This piece originally appeared on AmericanBanker.com.
It was not that long ago, before the internet, when consumers were forced to conduct their banking by walking or driving to the nearest branch during “banker’s hours.” That was the unflattering term referencing the small window during the day when bank lobbies and teller windows were open. After 4 p.m.? Forget it. Needed something on a weekend or holiday? Try again. More often than not, the door sign read, “CLOSED.”
Times have truly changed as online banking now provides around-the-clock convenience, and an array of nonbank apps enable personal financial management tools at one’s fingertips. However, some financial institutions are still closing their doors to consumers in an entirely new way.
Today personal financial applications like Acorn, Digit and Mint rely on bank account information to provide users with a complete snapshot of their financial footprint, improving customers’ experience when they pay bills, save money and make other financial decisions. But banks are still resisting the innovation known as application programming interfaces that allow apps to import such data efficiently and securely, and taking more aggressive action when PFM apps — without the benefits of an API — must scrape the data from a customer’s login.
With scraping, a third party application must use a customer’s credentials to log in to each institution each time the application updates, to pull the most recent data. Because of this process, financial institutions argue they cannot tell between a series of legitimate logins or brute-force hacking attempts. According to recent reports, three large banks — Bank of America, JPMorgan Chase and Wells Fargo — have been accused of limiting or, in some cases, cutting off access. The banks claimed their actions were not meant to restrict competitors, but rather out of security and website bandwidth concerns. But those arguments simply fall flat.
If banks were truly concerned about bandwidth and security, then why are they also refusing to integrate a separate and secure portal — such as APIs — so customers can access their finances?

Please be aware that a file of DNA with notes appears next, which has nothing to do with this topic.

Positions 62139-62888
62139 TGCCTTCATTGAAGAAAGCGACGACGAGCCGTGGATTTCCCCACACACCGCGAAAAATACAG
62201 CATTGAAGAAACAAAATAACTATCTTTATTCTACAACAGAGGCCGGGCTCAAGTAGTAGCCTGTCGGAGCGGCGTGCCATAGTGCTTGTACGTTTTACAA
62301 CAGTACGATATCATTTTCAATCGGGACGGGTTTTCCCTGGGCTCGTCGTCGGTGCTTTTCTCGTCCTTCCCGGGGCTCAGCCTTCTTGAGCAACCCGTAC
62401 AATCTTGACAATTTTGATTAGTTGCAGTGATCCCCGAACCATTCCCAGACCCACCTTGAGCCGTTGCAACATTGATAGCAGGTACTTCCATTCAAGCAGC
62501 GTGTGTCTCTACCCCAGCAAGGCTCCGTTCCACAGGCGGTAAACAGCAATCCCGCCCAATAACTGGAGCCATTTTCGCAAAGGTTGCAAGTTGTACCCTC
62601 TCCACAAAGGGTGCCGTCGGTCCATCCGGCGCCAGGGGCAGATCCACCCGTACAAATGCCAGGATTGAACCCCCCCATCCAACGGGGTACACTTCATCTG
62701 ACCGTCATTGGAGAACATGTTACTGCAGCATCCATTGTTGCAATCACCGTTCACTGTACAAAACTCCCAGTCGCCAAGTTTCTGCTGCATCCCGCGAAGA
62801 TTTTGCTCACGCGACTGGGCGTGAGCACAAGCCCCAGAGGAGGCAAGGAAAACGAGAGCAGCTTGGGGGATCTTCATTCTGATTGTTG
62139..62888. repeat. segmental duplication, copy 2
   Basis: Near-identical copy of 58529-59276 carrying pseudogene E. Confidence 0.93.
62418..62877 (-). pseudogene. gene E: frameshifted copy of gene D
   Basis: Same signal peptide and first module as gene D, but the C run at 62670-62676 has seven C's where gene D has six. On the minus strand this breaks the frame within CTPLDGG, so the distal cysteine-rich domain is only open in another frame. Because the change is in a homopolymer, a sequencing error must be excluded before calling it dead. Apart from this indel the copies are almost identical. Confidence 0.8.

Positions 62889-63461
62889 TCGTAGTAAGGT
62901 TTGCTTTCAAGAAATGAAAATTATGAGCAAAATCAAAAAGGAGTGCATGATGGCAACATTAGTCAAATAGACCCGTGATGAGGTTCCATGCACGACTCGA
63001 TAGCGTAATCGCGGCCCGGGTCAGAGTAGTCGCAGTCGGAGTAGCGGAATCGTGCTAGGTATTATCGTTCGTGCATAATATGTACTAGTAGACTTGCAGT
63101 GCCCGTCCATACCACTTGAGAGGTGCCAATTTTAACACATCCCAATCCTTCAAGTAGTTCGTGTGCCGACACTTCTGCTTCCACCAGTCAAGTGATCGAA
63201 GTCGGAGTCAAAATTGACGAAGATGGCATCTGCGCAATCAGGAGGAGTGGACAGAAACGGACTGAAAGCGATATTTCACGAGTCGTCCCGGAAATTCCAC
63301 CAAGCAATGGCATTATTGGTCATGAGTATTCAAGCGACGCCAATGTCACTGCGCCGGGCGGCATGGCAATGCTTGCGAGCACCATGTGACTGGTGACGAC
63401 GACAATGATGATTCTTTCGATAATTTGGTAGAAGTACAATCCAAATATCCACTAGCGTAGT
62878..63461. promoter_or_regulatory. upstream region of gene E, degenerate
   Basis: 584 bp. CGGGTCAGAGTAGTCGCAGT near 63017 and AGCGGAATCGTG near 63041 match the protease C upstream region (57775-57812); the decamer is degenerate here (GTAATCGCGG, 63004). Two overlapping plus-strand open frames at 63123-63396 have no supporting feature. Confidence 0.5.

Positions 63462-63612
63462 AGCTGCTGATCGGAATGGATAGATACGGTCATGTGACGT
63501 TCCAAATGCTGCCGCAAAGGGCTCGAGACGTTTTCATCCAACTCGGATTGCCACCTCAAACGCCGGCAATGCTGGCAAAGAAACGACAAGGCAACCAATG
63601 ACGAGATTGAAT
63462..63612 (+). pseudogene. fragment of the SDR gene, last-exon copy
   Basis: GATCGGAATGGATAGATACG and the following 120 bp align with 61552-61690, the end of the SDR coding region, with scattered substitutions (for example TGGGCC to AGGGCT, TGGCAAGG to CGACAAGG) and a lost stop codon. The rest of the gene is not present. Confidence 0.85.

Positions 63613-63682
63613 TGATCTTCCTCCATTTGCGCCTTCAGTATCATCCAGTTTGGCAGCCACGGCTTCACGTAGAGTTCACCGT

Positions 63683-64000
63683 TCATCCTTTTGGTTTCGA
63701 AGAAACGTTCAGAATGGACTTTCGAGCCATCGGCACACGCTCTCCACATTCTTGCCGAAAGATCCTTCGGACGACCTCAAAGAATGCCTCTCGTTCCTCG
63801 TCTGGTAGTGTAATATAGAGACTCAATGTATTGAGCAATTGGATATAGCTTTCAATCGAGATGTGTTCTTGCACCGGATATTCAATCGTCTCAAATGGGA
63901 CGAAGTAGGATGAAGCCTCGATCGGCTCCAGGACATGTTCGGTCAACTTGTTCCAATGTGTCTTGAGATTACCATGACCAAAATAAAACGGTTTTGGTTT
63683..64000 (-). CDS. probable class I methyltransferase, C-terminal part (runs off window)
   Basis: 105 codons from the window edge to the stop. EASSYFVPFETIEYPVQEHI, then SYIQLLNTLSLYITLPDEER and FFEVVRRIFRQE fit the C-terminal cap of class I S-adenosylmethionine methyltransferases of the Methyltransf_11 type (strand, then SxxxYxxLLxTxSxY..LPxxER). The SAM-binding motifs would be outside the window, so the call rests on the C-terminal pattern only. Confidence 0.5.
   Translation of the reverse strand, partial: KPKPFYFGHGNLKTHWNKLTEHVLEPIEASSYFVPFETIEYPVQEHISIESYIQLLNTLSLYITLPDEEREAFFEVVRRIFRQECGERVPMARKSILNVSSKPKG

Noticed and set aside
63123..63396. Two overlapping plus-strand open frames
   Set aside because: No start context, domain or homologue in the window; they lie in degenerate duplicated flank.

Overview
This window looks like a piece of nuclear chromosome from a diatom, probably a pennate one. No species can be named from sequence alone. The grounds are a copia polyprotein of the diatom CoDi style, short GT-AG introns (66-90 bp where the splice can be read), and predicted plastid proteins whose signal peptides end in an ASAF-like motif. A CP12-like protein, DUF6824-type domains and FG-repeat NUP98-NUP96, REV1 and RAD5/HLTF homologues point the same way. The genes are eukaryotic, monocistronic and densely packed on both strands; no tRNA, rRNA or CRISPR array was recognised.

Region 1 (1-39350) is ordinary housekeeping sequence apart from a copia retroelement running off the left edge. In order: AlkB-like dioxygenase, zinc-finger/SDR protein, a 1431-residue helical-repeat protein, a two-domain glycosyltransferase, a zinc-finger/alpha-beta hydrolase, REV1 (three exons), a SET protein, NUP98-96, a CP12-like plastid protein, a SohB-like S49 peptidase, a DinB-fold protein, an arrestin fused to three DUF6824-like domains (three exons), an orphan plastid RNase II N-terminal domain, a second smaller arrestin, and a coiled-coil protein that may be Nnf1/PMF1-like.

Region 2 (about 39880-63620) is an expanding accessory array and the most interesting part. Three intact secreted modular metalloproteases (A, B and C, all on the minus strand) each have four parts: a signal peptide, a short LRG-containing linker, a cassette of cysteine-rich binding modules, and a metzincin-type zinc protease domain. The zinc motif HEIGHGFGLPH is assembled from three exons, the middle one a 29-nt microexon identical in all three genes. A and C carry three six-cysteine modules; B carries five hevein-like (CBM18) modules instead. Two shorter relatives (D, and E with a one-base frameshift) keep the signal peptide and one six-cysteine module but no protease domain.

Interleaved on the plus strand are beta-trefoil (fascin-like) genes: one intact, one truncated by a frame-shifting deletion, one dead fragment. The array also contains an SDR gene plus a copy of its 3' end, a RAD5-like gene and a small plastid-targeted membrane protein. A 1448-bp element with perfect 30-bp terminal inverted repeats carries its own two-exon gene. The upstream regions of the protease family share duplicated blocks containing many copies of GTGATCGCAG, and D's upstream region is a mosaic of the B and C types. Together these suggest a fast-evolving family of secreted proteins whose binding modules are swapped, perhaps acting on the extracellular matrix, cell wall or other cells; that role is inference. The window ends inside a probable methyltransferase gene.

Data, no matter the content, is nothing more than a series of ones and zeros that can be safely and securely transmitted. Google, Facebook, Twitter and others allow third party access to data using APIs and secure authentication tokens. These allow secure transfer of data between the platforms and third party applications without requiring users to provide login credentials, thereby enabling consumers to manage single or multiple accounts on one platform in a safe, secure manner. These platforms foster a robust third party developer community that tremendously enhances the user experience. This is not new. In fact, most financial institutions have already built secure portals to transmit financial data throughout their own applications. Financial institutions should operate no differently than today’s most popular internet platforms when looking to securely transmit data to third parties.
Financial institutions across the pond are already working collaboratively toward this. In an effort to improve consumer services, boost competition and foster growth in the rising fintech community, the U.K. government is pushing to implement an open API standard for all financial institutions. According to research firm Gartner, while these efforts are good for British customers, without similar action larger U.S. financial institutions will be at a disadvantage when competing in the global marketplace. Financial institutions here in the U.S. should embrace this innovation rather than resist it. Innovators in Silicon Valley are already creating APIs for the financial services industry for this very purpose. API-enabled access would eliminate constraints on the front end of a bank’s website. As financial institutions innovate to try and keep up with fintech startups, why would they not open their platforms to the broadest base of potential users? Let those users plug in securely however they wish. The opposite approach — raising barriers to shield competition — will only frustrate customers, and make winners out of startups and the financial institutions that choose to innovate.
Over its short history, we have seen time and again how the internet has democratized information and utility. The browser wars that once dominated the tech industry have long dissipated, and it no longer really matters what operating system one uses. Nearly all web applications are platform-agnostic. In that same spirit, consumers should be empowered with the choice to securely access their finances through any preferred platform or application to help them take more control over their financial lives.